>
      > I've done this with 100+ year-old lace and it's come out looking beautiful.
      >
      > Hope this is helpfull.
      >
      > Chris :)
      >
      > lanorte1@... wrote:
      > I have a lace collar - probably 1930's or 40's vintage - that I picked up at
      > an antique store. It has a couple of bad brown stains on it. Any suggestions
      > as to how I can safely clean it, especially since I don't know what the stain
      > is or know the fiber content of the lace?
      >
      > I'd appreciate any suggestions anyone could offer.
      >
      > Donna
      >
      > [Non-text portions of this message have been removed]
      >
      > ---------------------------------
      > Yahoo! Groups Links
      >
      > To visit your group on the web, go to:
      > http://groups.yahoo.com/group/TheCostumersManifesto/
      >
      > To unsubscribe from this group, send an email to:
      > TheCostumersManifesto-unsubscribe@yahoogroups.com
      >
      > Your use of Yahoo! Groups is subject to the Yahoo! Terms of Service.
      >
      > ---------------------------------
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      > Yahoo! Small Business $15K Web Design Giveaway - Enter today
      >
      > [Non-text portions of this message have been removed]
      >
      > ________________________________________________________________________
      > ________________________________________________________________________
      >
      > Message: 3
      > Date: Tue, 6 Apr 2004 17:25:17 -0700 (PDT)
      > From: Curtis Kidd <gckidd@...>
      > Subject: Re: Digest Number 935
      >
      > > From: sylvia@...
      > > Subject: Re: Digest Number 934
      > >
      > > Nothing will dye polyester except disperse dyes, which I
      > > think you can
      > > order from Dharma or Pro Chem, but I believe it's still
      > > very difficult,
      > > requiring extremely high temps and they are rather toxic.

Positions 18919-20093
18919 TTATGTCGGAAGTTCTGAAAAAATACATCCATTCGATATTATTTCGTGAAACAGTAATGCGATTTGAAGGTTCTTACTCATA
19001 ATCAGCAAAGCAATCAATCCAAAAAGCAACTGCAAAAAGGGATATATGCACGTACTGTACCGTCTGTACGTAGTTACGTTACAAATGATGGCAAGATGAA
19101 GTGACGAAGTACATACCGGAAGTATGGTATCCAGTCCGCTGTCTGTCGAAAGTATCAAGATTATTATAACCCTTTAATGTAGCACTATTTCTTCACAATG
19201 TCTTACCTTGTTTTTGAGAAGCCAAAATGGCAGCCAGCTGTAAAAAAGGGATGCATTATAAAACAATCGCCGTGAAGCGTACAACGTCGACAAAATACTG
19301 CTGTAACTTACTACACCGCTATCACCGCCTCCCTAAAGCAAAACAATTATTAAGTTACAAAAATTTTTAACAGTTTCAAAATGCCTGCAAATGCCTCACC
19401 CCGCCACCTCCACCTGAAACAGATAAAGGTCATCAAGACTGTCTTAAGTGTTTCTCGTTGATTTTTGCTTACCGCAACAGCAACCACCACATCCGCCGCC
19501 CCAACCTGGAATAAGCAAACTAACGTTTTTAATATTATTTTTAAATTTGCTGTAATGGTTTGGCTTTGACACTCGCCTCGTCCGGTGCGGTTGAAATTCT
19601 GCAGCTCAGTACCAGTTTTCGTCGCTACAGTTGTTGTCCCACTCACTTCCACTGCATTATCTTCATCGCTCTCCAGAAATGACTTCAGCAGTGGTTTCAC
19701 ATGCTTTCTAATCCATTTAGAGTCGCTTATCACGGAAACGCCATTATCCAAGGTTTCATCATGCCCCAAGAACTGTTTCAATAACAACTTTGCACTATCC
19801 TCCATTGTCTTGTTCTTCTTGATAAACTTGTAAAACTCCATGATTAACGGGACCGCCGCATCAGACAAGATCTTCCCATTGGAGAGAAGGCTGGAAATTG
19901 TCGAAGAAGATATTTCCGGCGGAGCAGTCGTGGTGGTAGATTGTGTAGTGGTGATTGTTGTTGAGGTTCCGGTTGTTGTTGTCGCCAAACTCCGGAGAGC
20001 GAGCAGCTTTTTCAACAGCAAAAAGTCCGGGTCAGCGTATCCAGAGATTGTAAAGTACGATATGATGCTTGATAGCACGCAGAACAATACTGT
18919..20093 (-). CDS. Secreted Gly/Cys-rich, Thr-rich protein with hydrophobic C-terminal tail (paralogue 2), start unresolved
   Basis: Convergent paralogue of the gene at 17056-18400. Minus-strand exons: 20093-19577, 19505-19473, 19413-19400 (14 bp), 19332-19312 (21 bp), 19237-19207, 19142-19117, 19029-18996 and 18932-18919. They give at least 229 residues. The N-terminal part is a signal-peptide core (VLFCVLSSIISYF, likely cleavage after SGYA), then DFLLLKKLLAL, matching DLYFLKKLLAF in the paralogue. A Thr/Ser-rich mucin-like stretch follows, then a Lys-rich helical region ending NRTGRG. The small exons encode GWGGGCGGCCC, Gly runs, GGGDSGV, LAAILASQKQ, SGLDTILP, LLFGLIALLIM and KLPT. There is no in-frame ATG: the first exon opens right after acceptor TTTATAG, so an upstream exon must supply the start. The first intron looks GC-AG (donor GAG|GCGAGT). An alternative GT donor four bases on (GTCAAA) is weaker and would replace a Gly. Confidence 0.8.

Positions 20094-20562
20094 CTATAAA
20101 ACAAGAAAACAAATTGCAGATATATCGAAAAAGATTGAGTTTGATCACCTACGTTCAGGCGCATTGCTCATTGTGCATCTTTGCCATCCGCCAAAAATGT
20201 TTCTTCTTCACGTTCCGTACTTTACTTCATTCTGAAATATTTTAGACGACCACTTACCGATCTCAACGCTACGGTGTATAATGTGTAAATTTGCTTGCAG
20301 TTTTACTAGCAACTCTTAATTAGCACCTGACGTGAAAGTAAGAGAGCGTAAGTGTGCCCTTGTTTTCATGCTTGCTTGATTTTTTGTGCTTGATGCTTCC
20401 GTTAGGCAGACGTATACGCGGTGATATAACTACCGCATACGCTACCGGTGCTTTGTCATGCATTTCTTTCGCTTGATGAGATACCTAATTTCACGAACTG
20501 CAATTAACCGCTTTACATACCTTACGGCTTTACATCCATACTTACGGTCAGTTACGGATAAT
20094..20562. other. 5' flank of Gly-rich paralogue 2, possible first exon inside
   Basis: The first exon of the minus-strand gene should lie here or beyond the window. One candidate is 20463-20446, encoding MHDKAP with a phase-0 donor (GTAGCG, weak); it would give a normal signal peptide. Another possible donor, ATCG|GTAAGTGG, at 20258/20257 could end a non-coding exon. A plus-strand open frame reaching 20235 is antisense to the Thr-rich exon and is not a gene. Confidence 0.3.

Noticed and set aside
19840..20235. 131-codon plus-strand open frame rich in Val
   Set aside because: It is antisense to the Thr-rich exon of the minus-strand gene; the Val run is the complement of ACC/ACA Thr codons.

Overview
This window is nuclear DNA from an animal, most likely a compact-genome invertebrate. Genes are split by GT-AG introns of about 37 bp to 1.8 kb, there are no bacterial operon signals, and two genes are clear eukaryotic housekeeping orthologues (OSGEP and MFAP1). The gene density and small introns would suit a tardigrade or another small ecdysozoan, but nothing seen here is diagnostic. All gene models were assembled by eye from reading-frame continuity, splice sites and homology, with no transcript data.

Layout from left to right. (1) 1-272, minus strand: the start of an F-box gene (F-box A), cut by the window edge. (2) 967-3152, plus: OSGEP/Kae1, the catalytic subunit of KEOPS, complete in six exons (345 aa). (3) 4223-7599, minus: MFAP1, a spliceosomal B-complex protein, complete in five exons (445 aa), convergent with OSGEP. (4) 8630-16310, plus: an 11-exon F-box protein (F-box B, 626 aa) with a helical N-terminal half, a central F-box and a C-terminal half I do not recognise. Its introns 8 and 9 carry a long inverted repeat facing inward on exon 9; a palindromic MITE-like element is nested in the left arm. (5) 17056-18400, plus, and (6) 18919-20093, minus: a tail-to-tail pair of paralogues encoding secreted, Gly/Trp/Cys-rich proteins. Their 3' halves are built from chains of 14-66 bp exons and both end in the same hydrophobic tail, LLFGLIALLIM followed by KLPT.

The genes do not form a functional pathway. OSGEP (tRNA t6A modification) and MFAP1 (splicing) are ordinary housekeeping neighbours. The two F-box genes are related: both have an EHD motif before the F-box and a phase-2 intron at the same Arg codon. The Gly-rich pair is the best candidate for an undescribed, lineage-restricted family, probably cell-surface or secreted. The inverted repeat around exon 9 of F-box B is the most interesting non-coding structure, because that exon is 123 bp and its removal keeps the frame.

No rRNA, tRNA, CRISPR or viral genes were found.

> > I wouldn't
      > > recommend it.
      >
      > That's what I was afraid of (also what I was expecting to
      > hear, but I promised I would ask around and see if I could
      > find anything that would work). Thanks all the same,
      > though.
      >
      > =====
      > Curtis Kidd
      > "Remember, the light at the end of the tunnel could be you!"
      >
      > *********************************************************
      > "One World, One Web, One Program" - Microsoft promo ad
      > "Ein Volk, Ein Reich, Ein Fuhrer" - Adolf Hitler
      > *********************************************************
      >
      > __________________________________
      > Do you Yahoo!?
      > Yahoo! Small Business $15K Web Design Giveaway
      > http://promotions.yahoo.com/design_giveaway/
      >
      > ________________________________________________________________________
      > ________________________________________________________________________
      >
      > Message: 4
      > Date: Wed, 07 Apr 2004 01:09:11 -0000
      > From: "bearhedded" <bearhedded@...>
      > Subject: Re: Digest Number 934
      >
      > ...but polyester will at least tint with union (household) dye, and
      > acetate takes it pretty well....convince the lighting designer to
      > push the pink (brownies usually do the trick), and you MAY still
      > be in business!
      >
      > ________________________________________________________________________
      > ________________________________________________________________________
      >
      > ------------------------------------------------------------------------
      > Yahoo! Groups Links
      >
      >
      >
      >
      > ------------------------------------------------------------------------


      [Non-text portions of this message have been removed]
    • Curtis Kidd